interpret

[ in-tur-prit ]
/ ɪnˈtɜr prɪt /

verb (used with object)

verb (used without object)

to translate what is said in a foreign language.
to explain something; give an explanation.

Nearby words

  1. interpolated extrasystole,
  2. interpolation,
  3. interpolator,
  4. interpose,
  5. interposition,
  6. interpretable,
  7. interpretation,
  8. interpretative,
  9. interpreted language,
  10. interpreter

Origin of interpret

1350–1400; Middle English interpreten < Latin interpretārī, derivative of interpret- (stem of interpres) explainer

Related forms

Synonym study

1. See explain.

Dictionary.com Unabridged Based on the Random House Unabridged Dictionary, © Random House, Inc. 2019

Examples from the Web for interpretable

  • It has already been seen how the “instinct” of the blow-fly to lay its egg on meat is interpretable as a chemotropic response.

    Being Well-Born|Michael F. Guyer
  • The four forms of lenses are interpretable by means of equation .

  • The proof that nature is interpretable is that we have, at least in part, been able to interpret her.

    Lux Mundi|Various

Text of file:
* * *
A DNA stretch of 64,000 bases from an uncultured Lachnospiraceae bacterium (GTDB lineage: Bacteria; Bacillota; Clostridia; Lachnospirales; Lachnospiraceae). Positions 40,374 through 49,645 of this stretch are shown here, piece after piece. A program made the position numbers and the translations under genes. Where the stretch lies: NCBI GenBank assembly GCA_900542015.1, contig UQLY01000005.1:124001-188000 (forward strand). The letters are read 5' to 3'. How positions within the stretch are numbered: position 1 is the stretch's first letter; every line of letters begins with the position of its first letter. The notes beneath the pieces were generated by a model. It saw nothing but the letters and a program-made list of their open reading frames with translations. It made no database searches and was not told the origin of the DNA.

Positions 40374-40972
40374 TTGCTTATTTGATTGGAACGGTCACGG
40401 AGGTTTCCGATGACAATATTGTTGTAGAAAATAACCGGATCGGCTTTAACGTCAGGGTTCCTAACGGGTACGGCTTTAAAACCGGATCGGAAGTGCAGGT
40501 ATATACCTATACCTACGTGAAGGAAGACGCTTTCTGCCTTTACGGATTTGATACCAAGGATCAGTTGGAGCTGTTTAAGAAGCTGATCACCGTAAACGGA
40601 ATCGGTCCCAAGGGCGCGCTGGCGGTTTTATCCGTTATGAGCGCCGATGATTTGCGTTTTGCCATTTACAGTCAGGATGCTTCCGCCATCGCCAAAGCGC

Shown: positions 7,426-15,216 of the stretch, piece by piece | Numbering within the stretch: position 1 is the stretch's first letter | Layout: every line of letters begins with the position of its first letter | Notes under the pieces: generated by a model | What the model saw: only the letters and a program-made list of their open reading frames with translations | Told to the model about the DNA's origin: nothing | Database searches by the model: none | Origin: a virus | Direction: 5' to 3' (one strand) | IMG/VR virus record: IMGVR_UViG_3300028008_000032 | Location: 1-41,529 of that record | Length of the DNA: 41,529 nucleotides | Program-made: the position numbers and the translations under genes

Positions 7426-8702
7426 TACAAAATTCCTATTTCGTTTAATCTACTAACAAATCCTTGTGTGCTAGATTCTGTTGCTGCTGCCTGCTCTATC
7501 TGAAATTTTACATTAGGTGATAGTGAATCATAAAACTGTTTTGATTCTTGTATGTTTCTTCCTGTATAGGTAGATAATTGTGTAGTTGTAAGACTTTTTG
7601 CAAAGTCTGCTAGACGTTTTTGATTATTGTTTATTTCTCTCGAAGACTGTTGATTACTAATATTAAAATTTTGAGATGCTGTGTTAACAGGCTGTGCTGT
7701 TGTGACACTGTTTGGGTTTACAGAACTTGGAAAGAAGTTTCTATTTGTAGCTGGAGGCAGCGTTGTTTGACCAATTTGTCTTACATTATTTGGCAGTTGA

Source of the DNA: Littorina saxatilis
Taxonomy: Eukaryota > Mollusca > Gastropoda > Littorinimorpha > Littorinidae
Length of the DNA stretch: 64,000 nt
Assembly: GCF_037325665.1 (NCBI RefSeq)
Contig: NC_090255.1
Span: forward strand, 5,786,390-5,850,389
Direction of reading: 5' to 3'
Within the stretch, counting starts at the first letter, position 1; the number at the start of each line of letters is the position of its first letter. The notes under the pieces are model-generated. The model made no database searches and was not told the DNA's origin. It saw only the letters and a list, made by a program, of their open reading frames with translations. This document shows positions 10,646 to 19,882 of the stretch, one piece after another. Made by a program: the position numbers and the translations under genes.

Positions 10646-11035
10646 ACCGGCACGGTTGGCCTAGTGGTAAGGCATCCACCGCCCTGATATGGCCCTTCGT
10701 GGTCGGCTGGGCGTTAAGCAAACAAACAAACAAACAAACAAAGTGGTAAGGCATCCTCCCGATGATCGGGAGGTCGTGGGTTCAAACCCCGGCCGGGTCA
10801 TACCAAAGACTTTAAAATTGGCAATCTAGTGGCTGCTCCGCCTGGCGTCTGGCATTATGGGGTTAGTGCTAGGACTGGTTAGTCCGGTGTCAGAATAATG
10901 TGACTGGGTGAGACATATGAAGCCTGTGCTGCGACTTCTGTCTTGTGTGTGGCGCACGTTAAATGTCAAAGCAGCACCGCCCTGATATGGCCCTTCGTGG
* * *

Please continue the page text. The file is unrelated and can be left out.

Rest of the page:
British Dictionary definitions for interpretable

interpret

/ (ɪnˈtɜːprɪt) /

verb

(tr) to clarify or explain the meaning of; elucidate
(tr) to construe the significance or intention ofto interpret a smile as an invitation
(tr) to convey or represent the spirit or meaning of (a poem, song, etc) in performance
(intr) to act as an interpreter; translate orally
Derived Formsinterpretable, adjectiveinterpretability or interpretableness, nouninterpretably, adverb

Word Origin for interpret

C14: from Latin interpretārī, from interpres negotiator, one who explains, from inter- + -pres, probably related to pretium price

Collins English Dictionary - Complete & Unabridged 2012 Digital Edition © William Collins Sons & Co. Ltd. 1979, 1986 © HarperCollins Publishers 1998, 2000, 2003, 2005, 2006, 2007, 2009, 2012

Word Origin and History for interpretable
Online Etymology Dictionary, © 2010 Douglas Harper